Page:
Free Will

The militant atheists I grew up with (my family and all their friends) considered free will a critical component of the human mind. The idea that people were to some degree free to choose their mode of action was crucial to the very fabric of liberal (not to mention radical) social action. The restriction of free will by outside agencies, like the Church, the oppressive ruling class, poverty, or lack of education, was in fact identified as the obvious enemy of progress.

Modern militant atheists, on the other hand, now hold that outside agencies do indeed have such a strong influence on our choices that free will does not exist. For some time I have been puzzled by this assertion, not only by its counterintuitive nature, but also why this idea would be a bedrock of atheism.

Sam Harris, one of the more influential New Atheists, has written a book and given quite a few talks on this subject. According to Harris, the illusion of free will is closely related to another idea popular in the atheist camp; namely, that consciousness is also an illusion. This makes some internal logical sense, since if we have no real consciousness, we cannot make conscious choices.

But the heart of the matter about free will is determinism. Harris believes in a universe where everything that happens has a series of causes and that there is no way to avoid obeying those causes.

“We live in a world of cause and effect…Either our wills are determined by a long chain of prior causes…or they’re determined by some random influences…and consciousness is clearly not in the driver’s seat.”

Sam Harris

If you decide to visit your friend, and you do so, it wasn’t your choice, but the unalterable result of all of the billions of events that led up to your illusory decision. You had no choice, just as the snow has no choice about whether it will cascade down the mountain in an avalanche.

So Harris and the atheists see us (and all other creatures, of course) as nothing more than automatons acting in accordance with all of the physical and chemical influences that impinge upon us.

This is based on a 19th century view of reality, though then, it was only understood to apply to the physical universe, not to the lives of humans. It harkens back to the Clockwork Universe model of the world, where all events are predictable, given enough information. It ignores all of science from the 1920s on, including quantum uncertainty (which is absolutely nondeterministic), as well as deterministic chaos, the new laws of complexity, and just about everything we are learning about how particles, atoms, and biochemical pathways are dependent on random events. Even pure genetic determinism (Richard Dawkins’ contribution to this mess) has now gone out of favor with evolutionary biologists.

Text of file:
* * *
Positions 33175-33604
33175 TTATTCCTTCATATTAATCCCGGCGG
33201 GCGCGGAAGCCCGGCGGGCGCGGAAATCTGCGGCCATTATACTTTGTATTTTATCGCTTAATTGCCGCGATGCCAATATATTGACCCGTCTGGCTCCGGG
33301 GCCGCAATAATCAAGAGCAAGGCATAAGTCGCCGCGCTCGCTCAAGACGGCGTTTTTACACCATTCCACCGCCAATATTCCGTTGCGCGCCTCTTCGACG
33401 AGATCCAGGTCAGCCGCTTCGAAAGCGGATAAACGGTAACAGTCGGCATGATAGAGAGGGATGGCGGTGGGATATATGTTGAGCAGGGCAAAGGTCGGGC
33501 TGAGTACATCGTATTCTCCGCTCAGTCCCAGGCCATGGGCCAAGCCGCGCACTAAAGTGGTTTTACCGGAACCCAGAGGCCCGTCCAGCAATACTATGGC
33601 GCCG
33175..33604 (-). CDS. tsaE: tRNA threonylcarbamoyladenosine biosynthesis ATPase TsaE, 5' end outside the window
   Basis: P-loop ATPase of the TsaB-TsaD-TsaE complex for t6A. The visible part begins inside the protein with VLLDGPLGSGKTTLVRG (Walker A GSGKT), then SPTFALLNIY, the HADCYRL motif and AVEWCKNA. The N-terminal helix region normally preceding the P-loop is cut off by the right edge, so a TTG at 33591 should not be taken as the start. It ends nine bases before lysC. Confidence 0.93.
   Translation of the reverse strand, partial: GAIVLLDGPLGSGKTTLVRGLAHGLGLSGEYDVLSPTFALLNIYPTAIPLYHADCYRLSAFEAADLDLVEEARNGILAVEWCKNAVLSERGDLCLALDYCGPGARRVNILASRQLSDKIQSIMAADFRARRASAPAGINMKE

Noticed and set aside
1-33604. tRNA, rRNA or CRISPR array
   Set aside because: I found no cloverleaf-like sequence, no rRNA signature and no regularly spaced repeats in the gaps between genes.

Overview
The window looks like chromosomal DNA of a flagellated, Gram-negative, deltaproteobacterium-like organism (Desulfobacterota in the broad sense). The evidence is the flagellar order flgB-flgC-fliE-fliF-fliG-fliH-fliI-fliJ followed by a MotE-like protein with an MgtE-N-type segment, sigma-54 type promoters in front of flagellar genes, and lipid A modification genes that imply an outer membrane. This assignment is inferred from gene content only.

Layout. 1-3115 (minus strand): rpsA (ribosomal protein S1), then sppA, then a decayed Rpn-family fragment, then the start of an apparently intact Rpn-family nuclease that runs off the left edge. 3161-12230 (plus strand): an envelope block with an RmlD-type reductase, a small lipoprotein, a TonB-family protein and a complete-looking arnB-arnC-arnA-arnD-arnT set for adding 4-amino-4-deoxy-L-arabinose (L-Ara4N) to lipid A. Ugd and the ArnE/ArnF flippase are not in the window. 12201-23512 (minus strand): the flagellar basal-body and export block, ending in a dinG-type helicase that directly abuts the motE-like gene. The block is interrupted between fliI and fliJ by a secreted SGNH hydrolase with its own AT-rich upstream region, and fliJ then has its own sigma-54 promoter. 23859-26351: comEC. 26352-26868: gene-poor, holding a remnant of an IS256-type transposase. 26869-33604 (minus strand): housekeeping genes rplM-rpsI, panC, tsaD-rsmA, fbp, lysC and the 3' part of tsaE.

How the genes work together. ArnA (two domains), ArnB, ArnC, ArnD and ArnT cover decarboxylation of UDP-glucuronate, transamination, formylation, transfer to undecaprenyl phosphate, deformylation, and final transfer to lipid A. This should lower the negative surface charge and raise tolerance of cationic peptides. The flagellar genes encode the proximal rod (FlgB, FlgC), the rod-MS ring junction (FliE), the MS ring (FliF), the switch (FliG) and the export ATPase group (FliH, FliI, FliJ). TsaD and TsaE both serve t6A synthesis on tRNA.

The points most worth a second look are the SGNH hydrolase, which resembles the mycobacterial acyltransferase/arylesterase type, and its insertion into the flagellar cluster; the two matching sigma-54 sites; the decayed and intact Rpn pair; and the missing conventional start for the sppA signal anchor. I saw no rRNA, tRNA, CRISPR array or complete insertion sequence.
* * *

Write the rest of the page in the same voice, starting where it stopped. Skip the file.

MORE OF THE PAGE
Of course, it also ignores the reality of human experience, while it is again logically consistent with the New Atheist view that human beings are really nothing more than slightly more complicated earthworms.

What an incredibly depressing and bleak philosophy modern atheism has become. To hold that human consciousness and human free will are not real, but only evolutionary spandrels that help us cope with our huge brains; to profess that we are all slaves to a purely deterministic past and have no control over anything; and to conclude that human beings, like the universe, are devoid of purpose or meaning – all this used to be called nihilism, and was not very popular at the time. For obvious reasons.

I feel sorry for the New Atheists. But I feel even sorrier for their children. Anti-theists like to claim that teaching children about God is child abuse. It seems to me that teaching children that they are purposeless, meaningless robots, without the ability to make their own decisions or even think their own thoughts, is far more abusive.

And I will end by saying that I decided to post this of my own free will.

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3 Responses to Free Will

  1. SheilaDeeth says:

    I’d never thought of applying the uncertainty principal to free will. Suddenly all sorts of avenues for free and fertile discussion open out. I love this!

  2. Pingback: Accidental Will? | The Book of Works

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